This study showed that the human brucellosis seroprevalence varied among the categories of abattoir personnel, suggesting further investigation. Age, poor educational level and longevity of service were associated with slight increase in seroprevalence. Female personnel were brucella seronegative and seropositivity was highest among butcher apprentices who handled foetuses and clean offal, followed by meat sellers and butchers whose main job was slaughtering of animals. Though all seropositive abattoir personnel did not wear protective equipment at work and potential factors were associated with non-significantly higher human brucellosis seroprevalence including consuming raw milk, handling foetuses, occupational exposure of over 5 years, knowledge of brucellosis, owning and contact with livestock outside the abattoir and home environments. However, it should be noted that abattoir personnel in the study were muslim-dominated and may have accounted for the absence of contact between seropositive reactors and pigs. The study revealed that butcher apprentices who handled foetuses and uterine contents were more at risk compared to the other occupational groups probably due of their close contacts with infected blood and tissues of infected animals as well as infected foetuses and uterine contents. Several reports in Nigeria, Tanzania and Egypt have highlighted that among occupational groups in abattoirs, seroprevalence of brucellosis was highest among butchers whose main job was slaughtering of animals, followed by livestock traders, meat sellers and abattoir cleaners compared with the other workers [26, 27, 89, 90]. Also, transmission of human brucellosis by inoculation through cuts and abrasions in the skin [6, 91] and increase of brucellosis seroprevealence among butchers with injuries slaughtering animals compared to other abattoir workers [26] have been reported.

In agreement with the finding of Aworh et al., [26], veterinarians and para-veterinarians, considered to be at high occupational risk, were not found to be Brucella seropositive in this study. This may be attributed to their awareness of the zoonotic brucellosis and the use of personal protective equipment and short exposure time of veterinarians at the abattoir during meat inspection coupled with good personal hygiene practices during work. Short exposure time and good personal hygiene practices may also be associated to the Brucella seronegative reactions observed among the administrative staff and abattoir visitors (cattle owners and cattle traders that visited the abattoir, restaurant vendors at the abattoir to purchase meat).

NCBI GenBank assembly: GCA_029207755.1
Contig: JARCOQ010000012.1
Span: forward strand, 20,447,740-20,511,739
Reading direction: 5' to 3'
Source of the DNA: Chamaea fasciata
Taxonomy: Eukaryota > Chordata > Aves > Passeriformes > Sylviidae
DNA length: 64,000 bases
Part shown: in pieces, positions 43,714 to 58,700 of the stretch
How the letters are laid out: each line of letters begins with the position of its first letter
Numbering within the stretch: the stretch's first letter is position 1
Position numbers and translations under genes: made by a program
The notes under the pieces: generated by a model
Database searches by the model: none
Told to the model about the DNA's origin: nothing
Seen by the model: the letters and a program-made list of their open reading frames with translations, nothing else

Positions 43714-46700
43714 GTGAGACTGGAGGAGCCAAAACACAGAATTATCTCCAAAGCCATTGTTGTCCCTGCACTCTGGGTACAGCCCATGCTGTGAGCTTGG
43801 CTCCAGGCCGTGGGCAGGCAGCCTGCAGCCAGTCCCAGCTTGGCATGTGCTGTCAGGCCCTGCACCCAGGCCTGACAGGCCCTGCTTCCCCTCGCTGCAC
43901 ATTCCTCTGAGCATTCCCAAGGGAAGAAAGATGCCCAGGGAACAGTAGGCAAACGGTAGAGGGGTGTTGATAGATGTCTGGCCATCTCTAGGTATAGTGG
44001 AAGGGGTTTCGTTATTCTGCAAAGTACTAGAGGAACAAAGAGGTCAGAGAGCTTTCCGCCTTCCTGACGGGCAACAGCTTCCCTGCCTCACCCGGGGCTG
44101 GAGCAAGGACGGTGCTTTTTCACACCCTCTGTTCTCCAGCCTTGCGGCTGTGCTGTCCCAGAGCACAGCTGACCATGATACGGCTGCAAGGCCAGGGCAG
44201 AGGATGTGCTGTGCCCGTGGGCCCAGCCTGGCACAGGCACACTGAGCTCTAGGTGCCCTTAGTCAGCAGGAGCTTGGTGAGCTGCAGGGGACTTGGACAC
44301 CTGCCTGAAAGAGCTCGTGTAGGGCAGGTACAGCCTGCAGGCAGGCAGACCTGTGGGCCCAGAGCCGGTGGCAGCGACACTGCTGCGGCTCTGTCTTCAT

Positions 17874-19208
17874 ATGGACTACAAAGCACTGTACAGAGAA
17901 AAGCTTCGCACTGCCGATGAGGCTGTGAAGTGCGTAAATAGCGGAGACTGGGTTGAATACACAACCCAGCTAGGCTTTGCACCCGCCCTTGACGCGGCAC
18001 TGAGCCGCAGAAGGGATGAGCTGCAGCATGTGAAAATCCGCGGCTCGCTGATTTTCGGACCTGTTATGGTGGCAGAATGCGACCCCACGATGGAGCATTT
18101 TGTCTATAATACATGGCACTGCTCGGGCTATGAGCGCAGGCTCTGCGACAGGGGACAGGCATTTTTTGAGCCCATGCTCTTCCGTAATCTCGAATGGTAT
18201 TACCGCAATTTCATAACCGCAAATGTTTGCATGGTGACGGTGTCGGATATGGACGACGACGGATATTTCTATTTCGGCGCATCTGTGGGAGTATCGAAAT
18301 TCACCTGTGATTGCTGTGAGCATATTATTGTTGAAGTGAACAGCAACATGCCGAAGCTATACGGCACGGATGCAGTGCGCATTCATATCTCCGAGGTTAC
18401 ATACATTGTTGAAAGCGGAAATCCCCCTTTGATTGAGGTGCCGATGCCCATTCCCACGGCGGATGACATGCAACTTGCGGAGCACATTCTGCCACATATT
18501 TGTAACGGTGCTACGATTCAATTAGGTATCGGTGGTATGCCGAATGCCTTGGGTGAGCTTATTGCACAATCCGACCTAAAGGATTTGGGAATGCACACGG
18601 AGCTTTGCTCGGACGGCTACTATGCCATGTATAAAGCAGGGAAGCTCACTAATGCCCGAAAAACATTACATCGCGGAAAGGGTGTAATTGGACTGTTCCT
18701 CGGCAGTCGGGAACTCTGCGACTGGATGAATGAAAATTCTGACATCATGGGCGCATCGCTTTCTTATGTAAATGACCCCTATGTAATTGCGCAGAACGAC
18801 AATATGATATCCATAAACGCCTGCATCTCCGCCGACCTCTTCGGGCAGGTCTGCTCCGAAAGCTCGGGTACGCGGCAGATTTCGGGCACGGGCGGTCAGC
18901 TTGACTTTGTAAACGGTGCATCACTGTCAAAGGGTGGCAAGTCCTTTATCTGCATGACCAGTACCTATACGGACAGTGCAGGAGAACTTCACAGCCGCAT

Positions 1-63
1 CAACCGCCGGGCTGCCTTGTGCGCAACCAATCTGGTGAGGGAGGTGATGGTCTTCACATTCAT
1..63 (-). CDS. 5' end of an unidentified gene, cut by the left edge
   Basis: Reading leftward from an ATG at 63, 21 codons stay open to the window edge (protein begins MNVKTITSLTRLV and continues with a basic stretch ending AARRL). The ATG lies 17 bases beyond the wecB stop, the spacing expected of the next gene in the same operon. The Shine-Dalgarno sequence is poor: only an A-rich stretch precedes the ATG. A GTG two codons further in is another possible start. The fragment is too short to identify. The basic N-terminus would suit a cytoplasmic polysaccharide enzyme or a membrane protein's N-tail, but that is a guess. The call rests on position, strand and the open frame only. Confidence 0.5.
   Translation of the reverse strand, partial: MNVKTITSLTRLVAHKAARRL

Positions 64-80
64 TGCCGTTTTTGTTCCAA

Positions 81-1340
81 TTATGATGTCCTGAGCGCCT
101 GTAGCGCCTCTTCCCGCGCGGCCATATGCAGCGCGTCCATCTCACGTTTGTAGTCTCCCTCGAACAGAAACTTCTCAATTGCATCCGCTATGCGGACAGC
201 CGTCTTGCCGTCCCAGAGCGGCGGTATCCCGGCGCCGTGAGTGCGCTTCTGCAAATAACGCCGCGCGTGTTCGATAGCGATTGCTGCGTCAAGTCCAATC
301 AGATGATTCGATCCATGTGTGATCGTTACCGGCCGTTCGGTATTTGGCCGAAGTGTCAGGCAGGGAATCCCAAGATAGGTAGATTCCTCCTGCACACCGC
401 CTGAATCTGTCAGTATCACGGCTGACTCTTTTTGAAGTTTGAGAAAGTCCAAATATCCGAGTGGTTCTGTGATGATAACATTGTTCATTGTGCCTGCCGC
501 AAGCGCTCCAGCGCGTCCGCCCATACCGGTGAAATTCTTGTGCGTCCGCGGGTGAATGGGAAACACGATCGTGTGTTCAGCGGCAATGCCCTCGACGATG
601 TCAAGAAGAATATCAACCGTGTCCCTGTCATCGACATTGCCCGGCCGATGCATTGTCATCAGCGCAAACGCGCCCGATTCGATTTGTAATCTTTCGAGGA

There was no statistically significant correlation between human brucellosis seroprevalence and contact with home-owned animals, assisted animal parturitions, slaughter of animals, and contact with domestic animals. However, these findings are contrary to previous reports that the occurrence of human brucellosis was associated with contact with domestic animals [92], exposure to aborted animals and assisting animal parturition [9395] and or sharing of water sources with animals [96]. Similar to the findings of Tumwine et al., [28], this study largely depended on self-reporting by the participants who could have left out some potential factors associated to zoonotic brucellosis as more seropositive respondents had no knowledge of the disease.

The study used serological tests (RBPT and ELISA) in combination to minimize measurement of false positive errors and revealed that human brucellosis is a real public health problem in Cameroon. No significant association was observed for human brucellosis seropositivity regarding drinking of milk (raw and pasteurized) and knowledge of zoonotic brucellosis (Yes and No). However, emphasizes should be on the importance of drinking only pasteurized milk and sensitization of animal professionals to improve their level of awareness, as the outcome might have been due of the subject group used in the study. Therefore, it is more likely that human brucellosis seroprevalence would be higher in communities where people live among livestock since bovine brucellosis is reported to be highly endemic in the country [22, 3338].

Conclusion

Brucellosis is a neglected debilitating zoonosis and an occupational hazard with a high prevalence in many developing countries. Transmission to humans can occur through contact with infected animals and animal products. The study reports the first evidence of human brucellosis in Cameroon and revealed that brucella infection is an important public health problem among abattoir personnel and pregnant women living in Ngaoundéré Cameroon. However, a bacteriological study of brucellosis would be necessary to determine circulating serotypes in the Ngaoundéré area and beyond. Though indigenous cattle were brucellosis seropositive irrespective of sex, age, body condition score and gravidity state, breed was the major factor observed to be associated with bovine brucellosis. The risk of transmission to humans was aggravated by not using protective equipment at work and handling of foetus and uterine contents; and among male abattoir personnel. Public awareness campaigns and health education especially among livestock professional and in agropastoral communities should be highlighted to disseminate knowledge, associated risk factors and control measures of brucellosis. The enlightenment should include discouraging consumption of unpasteurized milk and milk products, encourage animal professionals to consistently use personal protective equipment and good personal hygiene practices at work, regular brucellosis screening and adhering to safe animal-product handling practices. Serological surveillance of human brucellosis and the associated risk factors is essential in Cameroon particularly among livestock professionals and in agropastoral communities. The need for intensification of the integrated “One Health” approach and involving sectoral policies including interdisciplinary strategies between animal and human health experts, concerned target stakeholders and affected communities about the need for detailed information on animal and human brucellosis for effective management in the country cannot be overemphasized.